New Brooks Flyer S Saddle

I have just bought a Brooks Flyer S leather saddle from Pedal and Thread in Adelaide.  I had been umming and ahhing over getting a leather saddle for a few months and finally decided to jump in.  The exceedingly rainy weather here has been a bit of a deterrent with rain being a bit of a no no on leather.

The decision on which saddle to get was fairly straight forward with the B17 the most recommended model for touring.  The Flyer is the same saddle as the B17 except with springs.  The usefulness of these springs seems a bit controversial but I really like the look and don’t care about the extra weight.

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Omafiets Cycles

So there’s a new bike store opening in Sydney.  “So what”? I hear you say… another bike store, in a market which some may say is already saturated.  However, this is a really interesting concept.  What they do, is import second hand bikes from Holland.  Apparently, the Dutch government gives tax incentives to people to buy bikes, so they generally turn them over quite quickly (and sell them very cheaply).  So, what the guys do, is buy a container load (I’m assuming unseen) and ship them to Australia to sell.

I was lucky enough to meet Oliver (one of the owners of the store) at Cycle Recycle and he invited us to have a sneak peak at the store before it’s official opening.  (photos to follow) The shop is in Marrickville, an edgy, coming on trendy part of town.  The store is a bit hard to find, being up a side street off a major road, however it does make parking easy and I’d imagine it will be much easier to find once there is some signage in place.

Now, the bit you’re really interested in – the bikes.  Well, there really is an assortment, in all sorts of conditions.  There are plenty of what I’d call your typical “Dutch bike” – not many gears (3 or below), beautiful curving handlebars and an upright seated position.  Lots of the bikes have dynamo hubs and front and rear lights, and most bikes have a rear rack (or front basket).  Brooks leather saddles abound.  The bikes vary in condition – from really good, to well, average, although I suspect that some of them were actually damaged in transit.

There’s also a few more interesting bikes including a recreational tandem bike, and a very large cargo bike and a few touring bikes.

I think it will be interesting how they go.  I hope they do well – I like the idea that you can buy a cheaper bike that is still good quality, and the guys that run the shop seem really passionate about getting people onto bikes, and super friendly (I even got to mind the shop for a while), but I worry that some of the bikes are a bit expensive for what they are – I mean $500 for a second hand single speed with coaster brakes seems a bit steep, even if it is in really good condition  – I mean when was the last time you rode a bike with coaster brakes?   Yet there are also some really good deals to be had – $1100 for a fully kitted out touring bike – including dynamo hub, double kickstand, front and rear racks, handlebar bag and lights seems like a really good deal.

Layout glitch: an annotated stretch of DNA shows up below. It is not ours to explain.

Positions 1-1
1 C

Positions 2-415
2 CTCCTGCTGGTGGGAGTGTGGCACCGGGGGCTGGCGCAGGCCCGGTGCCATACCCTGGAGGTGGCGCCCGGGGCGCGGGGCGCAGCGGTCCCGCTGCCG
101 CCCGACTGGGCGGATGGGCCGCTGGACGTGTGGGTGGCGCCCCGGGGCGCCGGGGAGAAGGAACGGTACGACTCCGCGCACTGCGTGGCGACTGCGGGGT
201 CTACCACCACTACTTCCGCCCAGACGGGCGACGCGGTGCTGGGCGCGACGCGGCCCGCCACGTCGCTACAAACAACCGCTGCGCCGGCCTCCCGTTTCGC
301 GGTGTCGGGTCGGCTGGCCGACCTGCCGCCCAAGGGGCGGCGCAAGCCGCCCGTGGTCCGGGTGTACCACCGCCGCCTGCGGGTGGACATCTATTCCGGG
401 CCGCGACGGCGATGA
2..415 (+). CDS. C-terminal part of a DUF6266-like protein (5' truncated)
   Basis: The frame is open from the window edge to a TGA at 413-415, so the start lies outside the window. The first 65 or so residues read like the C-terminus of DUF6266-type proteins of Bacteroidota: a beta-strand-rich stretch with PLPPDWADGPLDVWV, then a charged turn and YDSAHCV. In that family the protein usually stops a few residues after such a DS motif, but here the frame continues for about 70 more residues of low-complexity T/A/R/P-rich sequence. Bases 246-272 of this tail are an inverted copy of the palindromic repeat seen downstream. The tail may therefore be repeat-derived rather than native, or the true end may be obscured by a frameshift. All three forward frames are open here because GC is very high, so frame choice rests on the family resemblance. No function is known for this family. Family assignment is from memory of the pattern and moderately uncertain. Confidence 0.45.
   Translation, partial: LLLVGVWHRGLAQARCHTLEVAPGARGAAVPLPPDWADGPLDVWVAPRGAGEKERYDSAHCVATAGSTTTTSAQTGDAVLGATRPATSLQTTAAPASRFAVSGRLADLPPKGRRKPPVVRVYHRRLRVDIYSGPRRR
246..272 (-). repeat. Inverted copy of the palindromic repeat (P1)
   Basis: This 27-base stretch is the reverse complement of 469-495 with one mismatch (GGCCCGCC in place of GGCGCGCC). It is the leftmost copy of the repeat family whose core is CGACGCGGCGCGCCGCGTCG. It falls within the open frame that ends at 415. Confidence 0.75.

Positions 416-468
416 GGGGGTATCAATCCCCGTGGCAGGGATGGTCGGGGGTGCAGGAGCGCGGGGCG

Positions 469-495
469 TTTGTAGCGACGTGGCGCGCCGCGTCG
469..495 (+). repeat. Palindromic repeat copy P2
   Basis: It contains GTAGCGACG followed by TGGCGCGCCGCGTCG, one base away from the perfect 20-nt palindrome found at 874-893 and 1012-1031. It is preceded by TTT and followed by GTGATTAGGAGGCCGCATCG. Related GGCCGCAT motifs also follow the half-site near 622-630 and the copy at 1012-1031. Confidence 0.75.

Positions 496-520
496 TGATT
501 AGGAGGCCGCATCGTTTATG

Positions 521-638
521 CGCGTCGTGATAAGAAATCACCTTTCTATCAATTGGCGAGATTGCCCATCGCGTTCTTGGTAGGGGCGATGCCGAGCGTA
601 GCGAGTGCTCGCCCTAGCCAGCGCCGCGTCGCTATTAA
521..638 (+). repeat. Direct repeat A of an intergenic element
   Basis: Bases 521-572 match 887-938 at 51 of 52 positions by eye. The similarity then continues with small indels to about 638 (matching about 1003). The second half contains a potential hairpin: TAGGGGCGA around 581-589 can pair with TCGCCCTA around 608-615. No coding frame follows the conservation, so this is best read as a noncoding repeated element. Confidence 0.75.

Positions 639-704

However, the shop is well worth a look.  Did I buy a bike?  You’ll have to wait and see Smile

Queensland Cycling Strategy 2011-2012

In September, the Queensland Government released its cycling strategy for the next two years.  The strategy sets out what the Queensland Government will be doing to promote cycling for this period.

This post is going to be on my thoughts and general musing around the cycle strategy and as such, isn’t really in a narrative format.  More dot pointy and some times ranty.  You have been warned!

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Gear Review – Louis Garneau Santa Cruz Skort

I thought I’d do a little review of one of my cycling skorts.

I got this skort a few months ago (from Team Estrogen) to cover up my lycra.

The skirt is a wrap around style, with a velcro tab protecting your modesty, and a webbing  buckle to hold it all down.  On first impressions, the pattern is not as obvious as in the picture – it is there, however it looks like a plain black skirt.

The skort is quite short (I’m only 160cms, and the skirt still comes mid thigh).  The fit is pretty easy, thanks to the velcro tab and buckle which makes the skirt super adjustable.

The knicks are a mesh type liner pair, that are pretty short (to hide under the skort).  You probably wouldn’t want to wear them as an outer layer however, as they are pretty seethrough.  The chamois is bright orange (which I think is quite fun).  It’s quite thin, but moulded, and for me, quite comfortable.  They are held in via a couple of little button snaps, and pop out quite easily.


The chamois (don’t worry, it’s clean)

I think the skort is awesome.  It covers up the lycra really nicely.  I’ve worn it on some long rides (80-100 kms), and it seems to not get into the way.  The only thing is, that because it’s a wrap around skirt, the flap tends to fall open when you ride – it’s probably more of an attractive ‘off the bike’ than ‘on the bike’ skort, however you could probably fix it with a press stud or two.

The blurb says that the skirt is suitable for mountain biking, however I’m not so sure. I think it’s certainly durable enough, however I can imagine trying to get off the back of the saddle, and getting it caught in the rear wheel.

In summary?  For road riding – it’s fantastic.  Really comfortable and I think it looks great.